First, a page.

Skepticism is warranted but I heard several announcers, old players, etc. say he was better than Mays in real time and it was widely accepted that he was the best since Mays.

And, really Andy, you don't think Andruw has a long list of highlight reel catches? You were watching a different TBS than I was in the day. I'm happy to go on record saying the young Andruw is easily the best CF I have ever seen. He was widely considered on an HoF track through age 30 and he does finish his career with over 400 HR, 1200 runs and 1200 RBI.

It is certainly true he doesn't have any signature moments. It is true his year with the Dodgers (the only real joke part of his career) might be enough to kill him. And it's certainly true he wouldn't sail right in like Ozzie or Brooks. But the BBWAA does like to honor great defenders at defensive positions. Even Concepcion lasted all 15 years and Bob Boone lasted 5 and Andruw has much better offensive and defensive credentials. Vizquel will likely have at least a Concepcion run. (It's also true that Frank White and Paul Blair were summarily dismissed.) I am surprised he didn't make more AS games. He probably deserved to make 8-10 of them.

With crowded ballots, all bets are off -- even 5 years from now, Andruw's 60 WAR might only be good for something like 20th on the ballot.
   31. The Anthony Kennedy of BBTF (Scott) Posted: December 08, 2012 at 07:50 PM (#4320104)
Skepticism is warranted but I heard several announcers, old players, etc. say he was better than Mays in real time and it was widely accepted that he was the best since Mays.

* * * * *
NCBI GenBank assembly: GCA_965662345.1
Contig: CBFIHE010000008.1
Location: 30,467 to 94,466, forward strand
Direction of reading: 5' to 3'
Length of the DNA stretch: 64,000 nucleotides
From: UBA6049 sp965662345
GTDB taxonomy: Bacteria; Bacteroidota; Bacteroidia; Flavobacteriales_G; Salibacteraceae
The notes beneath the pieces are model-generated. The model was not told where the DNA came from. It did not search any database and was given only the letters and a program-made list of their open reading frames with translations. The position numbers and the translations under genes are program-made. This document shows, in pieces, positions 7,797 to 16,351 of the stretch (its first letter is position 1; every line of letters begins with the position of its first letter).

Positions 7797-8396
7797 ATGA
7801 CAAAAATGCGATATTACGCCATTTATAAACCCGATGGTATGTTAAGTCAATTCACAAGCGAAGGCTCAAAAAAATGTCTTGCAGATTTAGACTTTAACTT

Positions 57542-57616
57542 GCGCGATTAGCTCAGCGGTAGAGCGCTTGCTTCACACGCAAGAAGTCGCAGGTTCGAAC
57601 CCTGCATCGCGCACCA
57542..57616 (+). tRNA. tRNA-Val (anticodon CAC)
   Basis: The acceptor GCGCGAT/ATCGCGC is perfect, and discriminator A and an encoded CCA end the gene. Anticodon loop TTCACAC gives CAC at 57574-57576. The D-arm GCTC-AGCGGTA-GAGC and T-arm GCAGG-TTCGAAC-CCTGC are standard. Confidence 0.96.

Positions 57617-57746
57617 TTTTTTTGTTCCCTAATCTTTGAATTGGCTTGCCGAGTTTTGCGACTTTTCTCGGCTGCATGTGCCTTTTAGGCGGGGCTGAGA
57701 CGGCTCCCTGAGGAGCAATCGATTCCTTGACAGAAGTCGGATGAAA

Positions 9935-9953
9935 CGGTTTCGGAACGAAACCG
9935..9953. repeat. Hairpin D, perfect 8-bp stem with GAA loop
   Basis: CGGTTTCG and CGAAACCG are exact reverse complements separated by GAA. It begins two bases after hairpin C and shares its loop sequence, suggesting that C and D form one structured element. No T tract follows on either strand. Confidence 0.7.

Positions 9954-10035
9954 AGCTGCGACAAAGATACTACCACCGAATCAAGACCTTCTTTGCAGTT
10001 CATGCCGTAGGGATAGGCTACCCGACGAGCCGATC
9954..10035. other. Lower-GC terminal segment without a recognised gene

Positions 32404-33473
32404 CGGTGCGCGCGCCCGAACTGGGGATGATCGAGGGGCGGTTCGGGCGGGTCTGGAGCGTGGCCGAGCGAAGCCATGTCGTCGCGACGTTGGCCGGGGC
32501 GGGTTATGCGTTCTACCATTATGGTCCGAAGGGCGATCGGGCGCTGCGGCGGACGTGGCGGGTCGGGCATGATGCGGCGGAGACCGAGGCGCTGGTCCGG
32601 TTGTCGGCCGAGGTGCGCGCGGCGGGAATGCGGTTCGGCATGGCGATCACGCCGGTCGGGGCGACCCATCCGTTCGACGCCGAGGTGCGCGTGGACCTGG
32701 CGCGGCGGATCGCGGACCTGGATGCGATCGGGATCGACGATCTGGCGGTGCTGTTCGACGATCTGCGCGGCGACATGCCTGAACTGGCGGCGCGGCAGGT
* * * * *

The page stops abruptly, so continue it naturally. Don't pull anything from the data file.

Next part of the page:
I can confirm this as a Mets fan, during Braves/Mets games Jones was regularly averred to be at least the best CF since Mays and possibly as good as Mays.
   32. Bruce Markusen Posted: December 08, 2012 at 08:28 PM (#4320114)
How about Paul Blair or Devon White? Blair's career overlapped Mays' career somewhat, but he was still playing a lot of center field until about 1974 or so. White had incredible range, as much as anyone I've seen in the past 25 years.
   33. Jolly Old St. Nick Is A Jolly Old St. Crip Posted: December 08, 2012 at 08:44 PM (#4320116)
And, really Andy, you don't think Andruw has a long list of highlight reel catches? You were watching a different TBS than I was in the day. I'm happy to go on record saying the young Andruw is easily the best CF I have ever seen. He was widely considered on an HoF track through age 30 and he does finish his career with over 400 HR, 1200 runs and 1200 RBI.

Walt, even granting everything about Andruw's defense, how many outfielders with unremarkable offensive numbers who (a) fell off a cliff at 30, both offensively and defensively, and (b) never recovered afterwards, have ever been elected by the BBWAA on the basis of their defensive skills? The best HoF comp to Jones would probably be Richie Ashburn, with an identical 111 OPS+ and a sterling defensive reputation, who also called it quits at 35. But though Jones had far more home runs, he only led the league a total of 2 times in any offensive category, whereas Ashburn did so 14 times. There's simply no real narrative to Jones's career beyond his defense. The woods are full of players with over 400 home runs and not much of anything else. He once showed signs of promise as a baserunner, but that pretty much went away in his early 20's.